SHSA National Trophy

Summer Harp Adventures

“Everything good, everything magical happens between the months of June and August.” – Jenny Han

1: The Ohio Scottish Games & the 2019 Scottish Harp Society of America US National Scottish Harp Championship TM

SHSA National Trophy

The Summer Solstice found me loading my bags, my harp, and a music stand (which rattled loudly in the back seat the whole trip, AND I almost never ended up needing), into the car and setting off on that quintessential summer activity, the Road Trip. My final destination was the Ohio Scottish Arts School, but before I could lose myself in a week of harp circles, sessions, and learning new tunes, I was planning on attending the SHSA US National Scottish Harp Championship TM at the Ohio Scottish Games harp competition.

Jenn McKinlay says, “Road trips require a couple of things: a well-balanced diet of caffeine, salt and sugar and an excellent selection of tunes—oh, and directions.” The first three are no problem when you’re passing a travel plaza every thirty miles on the Pennsylvania and Ohio Turnpikes. I didn’t have tunes, but I did have podcasts, and Waze to tell me where to go, so I thought I was as ready as I could be.

Attendees of OSAS have the option of adding an additional night’s stay in order to be on hand for the nearby Ohio Scottish Games, so when I arrived at Oberlin to register and drop off my things, the campus was fairly quiet, most OSAS students not scheduled to arrive until the next day. My dorm, however, was filled with the sounds of harpers practicing in their rooms. Up and down the hall I heard bits and pieces of familiar tunes, and many beautiful arrangements! It was clear the harp would be well-represented at the Games. I spent the evening exploring downtown Oberlin and having a late dinner.

Oberlin dorm room

my tiny cozy room at Oberlin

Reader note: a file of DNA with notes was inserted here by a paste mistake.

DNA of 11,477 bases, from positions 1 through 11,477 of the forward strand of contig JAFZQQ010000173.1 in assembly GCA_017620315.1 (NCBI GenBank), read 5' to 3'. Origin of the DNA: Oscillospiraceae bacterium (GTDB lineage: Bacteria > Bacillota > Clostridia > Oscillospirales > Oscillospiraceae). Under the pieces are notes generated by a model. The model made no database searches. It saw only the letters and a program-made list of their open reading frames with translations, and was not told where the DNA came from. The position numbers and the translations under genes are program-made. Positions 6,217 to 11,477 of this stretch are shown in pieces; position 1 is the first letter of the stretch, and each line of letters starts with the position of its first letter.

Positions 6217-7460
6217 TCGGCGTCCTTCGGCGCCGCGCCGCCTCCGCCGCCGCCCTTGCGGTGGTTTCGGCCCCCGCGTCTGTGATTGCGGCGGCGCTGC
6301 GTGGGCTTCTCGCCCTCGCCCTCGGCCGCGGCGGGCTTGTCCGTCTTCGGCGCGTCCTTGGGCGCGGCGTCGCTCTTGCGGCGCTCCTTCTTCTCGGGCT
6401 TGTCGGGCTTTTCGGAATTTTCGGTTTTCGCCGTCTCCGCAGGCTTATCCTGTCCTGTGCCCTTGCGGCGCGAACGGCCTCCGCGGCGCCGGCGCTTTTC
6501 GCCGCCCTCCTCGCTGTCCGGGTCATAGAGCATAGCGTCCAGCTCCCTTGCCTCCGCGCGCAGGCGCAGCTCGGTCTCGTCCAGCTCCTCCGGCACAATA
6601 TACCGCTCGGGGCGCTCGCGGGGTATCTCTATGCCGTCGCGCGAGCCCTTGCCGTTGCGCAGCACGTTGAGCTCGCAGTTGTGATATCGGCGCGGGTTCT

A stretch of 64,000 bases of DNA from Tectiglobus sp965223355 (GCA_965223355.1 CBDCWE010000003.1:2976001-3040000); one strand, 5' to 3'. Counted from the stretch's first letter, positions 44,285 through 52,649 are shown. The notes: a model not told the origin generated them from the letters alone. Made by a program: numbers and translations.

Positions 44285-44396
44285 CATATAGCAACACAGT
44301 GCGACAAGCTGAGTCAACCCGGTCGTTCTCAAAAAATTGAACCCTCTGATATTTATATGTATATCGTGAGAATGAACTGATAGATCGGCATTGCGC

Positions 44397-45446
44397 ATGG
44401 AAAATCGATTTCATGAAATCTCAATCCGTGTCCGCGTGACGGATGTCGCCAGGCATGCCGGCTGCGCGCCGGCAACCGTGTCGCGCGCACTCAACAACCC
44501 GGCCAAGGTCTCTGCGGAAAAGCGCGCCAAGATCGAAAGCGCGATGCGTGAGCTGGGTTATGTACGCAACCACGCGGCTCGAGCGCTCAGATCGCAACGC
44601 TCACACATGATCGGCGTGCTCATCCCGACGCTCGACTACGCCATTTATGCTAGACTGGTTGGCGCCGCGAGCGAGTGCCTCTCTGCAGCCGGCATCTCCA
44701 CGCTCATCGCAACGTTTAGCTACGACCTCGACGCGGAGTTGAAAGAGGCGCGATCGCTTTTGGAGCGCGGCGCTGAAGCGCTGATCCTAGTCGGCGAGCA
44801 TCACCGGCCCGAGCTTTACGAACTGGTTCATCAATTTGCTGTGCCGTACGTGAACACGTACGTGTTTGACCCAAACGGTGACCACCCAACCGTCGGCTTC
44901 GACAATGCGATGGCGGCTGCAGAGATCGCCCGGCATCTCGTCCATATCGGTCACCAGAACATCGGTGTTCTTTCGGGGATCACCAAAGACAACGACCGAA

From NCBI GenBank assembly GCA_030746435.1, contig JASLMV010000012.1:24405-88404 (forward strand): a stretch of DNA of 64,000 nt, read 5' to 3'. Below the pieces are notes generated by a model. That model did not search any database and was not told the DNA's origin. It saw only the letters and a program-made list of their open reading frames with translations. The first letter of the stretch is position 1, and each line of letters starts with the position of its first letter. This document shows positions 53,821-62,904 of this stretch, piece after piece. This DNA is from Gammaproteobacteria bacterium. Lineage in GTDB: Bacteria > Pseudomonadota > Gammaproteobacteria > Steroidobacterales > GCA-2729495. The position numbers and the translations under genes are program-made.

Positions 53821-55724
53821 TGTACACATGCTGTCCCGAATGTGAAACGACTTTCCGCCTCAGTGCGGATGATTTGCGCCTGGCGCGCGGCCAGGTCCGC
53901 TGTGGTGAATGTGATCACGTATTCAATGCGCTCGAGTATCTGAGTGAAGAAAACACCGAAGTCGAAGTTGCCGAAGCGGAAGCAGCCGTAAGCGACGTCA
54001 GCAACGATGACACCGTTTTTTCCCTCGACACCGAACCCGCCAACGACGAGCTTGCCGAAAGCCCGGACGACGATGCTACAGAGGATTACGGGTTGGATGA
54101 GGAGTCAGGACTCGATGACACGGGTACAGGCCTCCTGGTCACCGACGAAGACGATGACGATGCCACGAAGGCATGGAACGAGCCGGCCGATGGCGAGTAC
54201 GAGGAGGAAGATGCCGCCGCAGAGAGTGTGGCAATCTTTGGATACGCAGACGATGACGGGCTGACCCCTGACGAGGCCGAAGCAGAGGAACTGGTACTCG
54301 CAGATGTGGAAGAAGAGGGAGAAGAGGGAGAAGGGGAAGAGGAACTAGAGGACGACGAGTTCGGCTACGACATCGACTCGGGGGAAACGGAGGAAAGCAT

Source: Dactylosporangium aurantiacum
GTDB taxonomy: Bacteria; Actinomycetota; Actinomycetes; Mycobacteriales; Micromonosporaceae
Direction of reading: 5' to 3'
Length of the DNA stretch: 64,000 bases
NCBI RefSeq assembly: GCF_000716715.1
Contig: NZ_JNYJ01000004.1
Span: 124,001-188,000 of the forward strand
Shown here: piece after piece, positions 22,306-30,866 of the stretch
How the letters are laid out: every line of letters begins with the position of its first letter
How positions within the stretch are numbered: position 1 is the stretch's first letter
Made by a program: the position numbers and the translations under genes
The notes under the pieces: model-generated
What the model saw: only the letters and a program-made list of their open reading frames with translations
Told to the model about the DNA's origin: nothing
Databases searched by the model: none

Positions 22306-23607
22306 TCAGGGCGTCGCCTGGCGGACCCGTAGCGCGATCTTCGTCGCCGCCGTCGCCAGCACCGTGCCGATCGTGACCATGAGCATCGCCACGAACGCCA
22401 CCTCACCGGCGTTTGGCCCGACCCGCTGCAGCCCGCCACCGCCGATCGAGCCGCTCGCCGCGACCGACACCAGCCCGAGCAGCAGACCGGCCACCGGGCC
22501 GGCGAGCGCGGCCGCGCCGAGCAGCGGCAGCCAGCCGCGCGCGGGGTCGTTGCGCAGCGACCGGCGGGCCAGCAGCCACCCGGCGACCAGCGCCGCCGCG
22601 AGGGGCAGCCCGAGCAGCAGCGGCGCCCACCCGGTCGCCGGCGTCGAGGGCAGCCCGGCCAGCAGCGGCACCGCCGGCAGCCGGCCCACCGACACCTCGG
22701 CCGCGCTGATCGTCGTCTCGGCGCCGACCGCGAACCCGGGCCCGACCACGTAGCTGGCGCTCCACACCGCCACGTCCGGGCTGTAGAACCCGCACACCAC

I was up early the next morning, as was everyone on my hall (I think we beat the pipers!) and arrived early at the Lorain County Fairgrounds. Back when I first started competing, I didn’t always have the option of attending the pre-competition workshops and harp circles, and I missed out on so much! Starting off the day, judge-in-training Rachel Clemente gave a very fun worshop on writing tunes, and later on competition judges Sue Richards and Jen Narkevicius led a mini-session focusing on tunes with similar opening melodic patterns. It was very interesting (and challenging), and a great warm-up for the competition. In addition to the workshops, the harp building had a beautiful backdrop of a romantic Scottish scene where you could be photographed with your harp (I hope we’ll see that again at future competitions), and a table where you could buy the music and CDs of participating harpers (the competition was organized by Linda Phillips and Tiffany Shaeffer – they did an outstanding job!). Outside the harp building, of course, was a Scottish Games in full swing: pipers, drummers, lots of sheep, shopping, games, and some very fun fair food (I especially recommend the Philly Cheesesteak Egg Rolls). But when I’m competing, I tend to stick close to the harp building (and my harp!) and spend my time practicing a little, talking a little, and checking Facebook (a lot). 

So delicious. So bad for you.

Not my actual Philly Cheesesteak Egg Rolls, because I inhaled them. Try them here:

Do you like competing? I don’t. You might wonder why someone who doesn’t enjoy competing chooses to go to competitions. There are so many harpers who don’t put themselves through the competition process, so why should I? There are so many reasons! For me, at least, competition is a great teacher in itself. It shows me my strengths and weaknesses. It gets me up to play when I’d rather sit and look Facebook (maybe I need to get off Facebook…) It encourages me to seek out new tunes and new ways to arrange them. The score sheets from your judges are like a masterclass in themselves. Compete enough, and study your score sheets, and you will start to see patterns emerge (both good and bad.) Competition teaches you grace under pressure, and compassion for your fellow competitors. Because the SHSA rules judge harpers by a standard instead of against each other, competitors are supportive and friendly to each other; everyone knows what you’re going through!

Perhaps my favorite part of competing is to learn new tunes and hear familiar tunes in new arrangements. The competitors at this year’s Ohio Games were a very strong group of harpers, and I heard lots of new tunes that were very skillfully arranged. Two that really stood out were an arrangement of ‘Gruaimean an t-Seann Duin’ arranged/performed by Grace English (she was kind enough to give me a copy), and an harp and vocal arrangement/performance of ‘Farewell to Tarwathie’ by Tiffany Schaefer, which was one of the nicest examples of text painting on the harp that I had ever heard. I always leave a SHSA competition with new ideas for tunes and for arranging.

Of course, the best part of the competition is when it is all over! And, luckily for me, it was the very first part of my trip, leaving me nothing to worry about except enjoying my time at OSAS. More on that in the next blog post. Thank you for reading!